Canadians have flourished at SGU and beyond, with 94 percent of eligible students and graduates applying for residency in North America successfully obtaining one in 2019. Eighteen Canadians who applied through the Canadian Resident Matching Service (CaRMS) secured residencies in competitive fields ranging from anesthesiology and emergency medicine to pathology and psychiatry.

– Brett Mauser

Cardiologist’s Heart Is With Grenada

St. George’s University graduate Thomas Vazzana, MD ’85, feels compelled to give back to the place where he began his three-decade-long career in medicine. Now a practicing interventional cardiologist in New York, Dr. Vazzana provides essential cardiology services to the people of Grenada free of charge.

The impact of his visits is undeniable, but there is still work to be done, which is why he returns two to three times a year to the island that gave him his start.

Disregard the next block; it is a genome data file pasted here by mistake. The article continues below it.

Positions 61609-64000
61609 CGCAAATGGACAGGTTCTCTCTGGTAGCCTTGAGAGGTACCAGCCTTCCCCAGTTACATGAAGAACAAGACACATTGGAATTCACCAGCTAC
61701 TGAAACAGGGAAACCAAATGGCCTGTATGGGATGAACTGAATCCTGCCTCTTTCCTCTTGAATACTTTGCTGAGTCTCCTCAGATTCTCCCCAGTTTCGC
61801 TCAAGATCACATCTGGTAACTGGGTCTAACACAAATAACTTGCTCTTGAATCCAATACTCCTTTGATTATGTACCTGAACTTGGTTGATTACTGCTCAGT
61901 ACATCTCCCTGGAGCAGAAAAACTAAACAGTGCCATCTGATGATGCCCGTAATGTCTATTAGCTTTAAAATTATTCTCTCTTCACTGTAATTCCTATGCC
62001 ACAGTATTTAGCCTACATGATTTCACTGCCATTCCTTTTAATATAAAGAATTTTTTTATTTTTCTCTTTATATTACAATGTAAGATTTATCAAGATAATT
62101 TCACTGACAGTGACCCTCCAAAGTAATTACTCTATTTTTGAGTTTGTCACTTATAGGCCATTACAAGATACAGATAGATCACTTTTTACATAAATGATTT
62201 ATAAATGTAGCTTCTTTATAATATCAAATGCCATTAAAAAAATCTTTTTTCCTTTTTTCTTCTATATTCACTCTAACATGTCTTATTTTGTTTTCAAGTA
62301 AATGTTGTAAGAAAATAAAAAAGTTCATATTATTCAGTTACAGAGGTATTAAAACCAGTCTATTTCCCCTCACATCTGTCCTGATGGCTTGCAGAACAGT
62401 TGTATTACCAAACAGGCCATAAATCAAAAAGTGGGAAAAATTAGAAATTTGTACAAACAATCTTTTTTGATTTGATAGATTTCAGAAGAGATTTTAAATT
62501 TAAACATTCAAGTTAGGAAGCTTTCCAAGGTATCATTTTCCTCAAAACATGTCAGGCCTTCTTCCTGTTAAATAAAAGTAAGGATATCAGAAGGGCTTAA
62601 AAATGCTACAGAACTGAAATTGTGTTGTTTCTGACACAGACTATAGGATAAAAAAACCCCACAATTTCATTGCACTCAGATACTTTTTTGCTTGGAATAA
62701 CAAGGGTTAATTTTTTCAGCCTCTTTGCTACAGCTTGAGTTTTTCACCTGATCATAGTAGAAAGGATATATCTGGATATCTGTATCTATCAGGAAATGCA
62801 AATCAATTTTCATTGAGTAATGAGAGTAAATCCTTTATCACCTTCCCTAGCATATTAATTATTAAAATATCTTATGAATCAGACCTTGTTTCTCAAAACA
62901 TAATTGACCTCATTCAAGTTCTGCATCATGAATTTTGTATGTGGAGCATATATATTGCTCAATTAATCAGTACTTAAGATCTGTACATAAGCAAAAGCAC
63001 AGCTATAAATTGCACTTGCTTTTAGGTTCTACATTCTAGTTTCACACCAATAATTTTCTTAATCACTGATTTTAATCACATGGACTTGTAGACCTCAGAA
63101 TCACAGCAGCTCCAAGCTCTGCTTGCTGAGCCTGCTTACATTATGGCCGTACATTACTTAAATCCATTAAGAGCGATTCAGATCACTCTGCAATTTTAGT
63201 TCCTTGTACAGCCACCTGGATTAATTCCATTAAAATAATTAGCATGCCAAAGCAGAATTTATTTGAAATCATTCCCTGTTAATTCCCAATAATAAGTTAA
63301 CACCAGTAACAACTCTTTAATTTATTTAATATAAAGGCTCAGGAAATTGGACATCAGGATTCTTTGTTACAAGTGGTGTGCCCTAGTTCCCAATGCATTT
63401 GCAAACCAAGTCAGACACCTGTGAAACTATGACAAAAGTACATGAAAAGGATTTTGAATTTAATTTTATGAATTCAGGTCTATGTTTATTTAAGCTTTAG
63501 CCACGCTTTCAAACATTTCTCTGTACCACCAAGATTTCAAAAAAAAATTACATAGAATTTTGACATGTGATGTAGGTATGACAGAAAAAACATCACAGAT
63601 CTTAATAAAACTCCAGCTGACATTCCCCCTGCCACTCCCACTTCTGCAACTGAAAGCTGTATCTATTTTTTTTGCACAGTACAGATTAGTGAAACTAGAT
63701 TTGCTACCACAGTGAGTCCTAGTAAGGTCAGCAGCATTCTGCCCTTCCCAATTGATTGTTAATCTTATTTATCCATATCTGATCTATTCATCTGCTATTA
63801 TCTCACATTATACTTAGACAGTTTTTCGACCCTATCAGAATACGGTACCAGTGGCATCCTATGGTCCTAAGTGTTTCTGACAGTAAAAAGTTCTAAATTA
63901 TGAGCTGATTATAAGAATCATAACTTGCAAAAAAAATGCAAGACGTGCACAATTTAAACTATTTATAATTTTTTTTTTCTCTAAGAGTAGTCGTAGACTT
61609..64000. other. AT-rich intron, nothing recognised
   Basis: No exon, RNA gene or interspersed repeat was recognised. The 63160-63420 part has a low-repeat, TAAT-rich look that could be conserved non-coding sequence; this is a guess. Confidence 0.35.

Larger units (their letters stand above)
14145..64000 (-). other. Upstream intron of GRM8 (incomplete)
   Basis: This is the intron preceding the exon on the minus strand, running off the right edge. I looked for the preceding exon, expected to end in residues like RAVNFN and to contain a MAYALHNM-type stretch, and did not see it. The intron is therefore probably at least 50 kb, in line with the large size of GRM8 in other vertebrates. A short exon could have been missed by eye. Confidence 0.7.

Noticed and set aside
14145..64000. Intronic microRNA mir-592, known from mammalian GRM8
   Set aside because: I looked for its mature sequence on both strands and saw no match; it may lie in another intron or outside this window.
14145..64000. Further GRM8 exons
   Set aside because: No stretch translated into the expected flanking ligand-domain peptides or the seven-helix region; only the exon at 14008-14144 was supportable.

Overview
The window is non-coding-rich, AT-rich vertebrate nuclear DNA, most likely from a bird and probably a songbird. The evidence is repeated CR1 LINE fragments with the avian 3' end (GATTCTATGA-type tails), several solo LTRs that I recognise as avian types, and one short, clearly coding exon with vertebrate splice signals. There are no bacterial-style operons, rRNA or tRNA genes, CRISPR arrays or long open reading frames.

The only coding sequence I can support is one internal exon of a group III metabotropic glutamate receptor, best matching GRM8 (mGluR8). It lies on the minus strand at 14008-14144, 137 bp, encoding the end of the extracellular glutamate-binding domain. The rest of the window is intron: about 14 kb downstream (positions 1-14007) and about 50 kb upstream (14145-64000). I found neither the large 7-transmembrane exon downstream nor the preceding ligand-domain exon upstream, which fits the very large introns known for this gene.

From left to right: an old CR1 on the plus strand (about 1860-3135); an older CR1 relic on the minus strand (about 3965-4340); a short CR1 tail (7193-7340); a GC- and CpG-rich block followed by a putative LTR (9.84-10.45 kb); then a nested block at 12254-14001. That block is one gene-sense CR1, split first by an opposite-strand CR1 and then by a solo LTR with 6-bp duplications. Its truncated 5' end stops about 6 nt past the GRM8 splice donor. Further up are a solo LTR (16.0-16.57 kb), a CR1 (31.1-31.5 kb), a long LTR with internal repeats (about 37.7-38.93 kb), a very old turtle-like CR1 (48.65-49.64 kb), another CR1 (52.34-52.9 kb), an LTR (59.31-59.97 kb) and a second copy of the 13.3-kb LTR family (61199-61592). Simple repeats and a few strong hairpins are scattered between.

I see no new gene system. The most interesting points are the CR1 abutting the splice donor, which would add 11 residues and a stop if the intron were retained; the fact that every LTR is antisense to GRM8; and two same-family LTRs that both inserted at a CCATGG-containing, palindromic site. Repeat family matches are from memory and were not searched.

“Education is key, especially when explaining how important it is for patients to continue taking their medication—but I think we’re making progress,” said Dr. Vazzana, associate director of the cardiology fellowship program at Staten Island University Hospital. “I see several of the same patients and follow up with them when I’m here, and they’re doing fine.”

His visits are arranged through the SGU-Physician Humanitarian Network (SGU-PHuN), a program that enables St. George’s University alumni and friends to aid the Ministry of Health and Government of Grenada in improving healthcare in the country.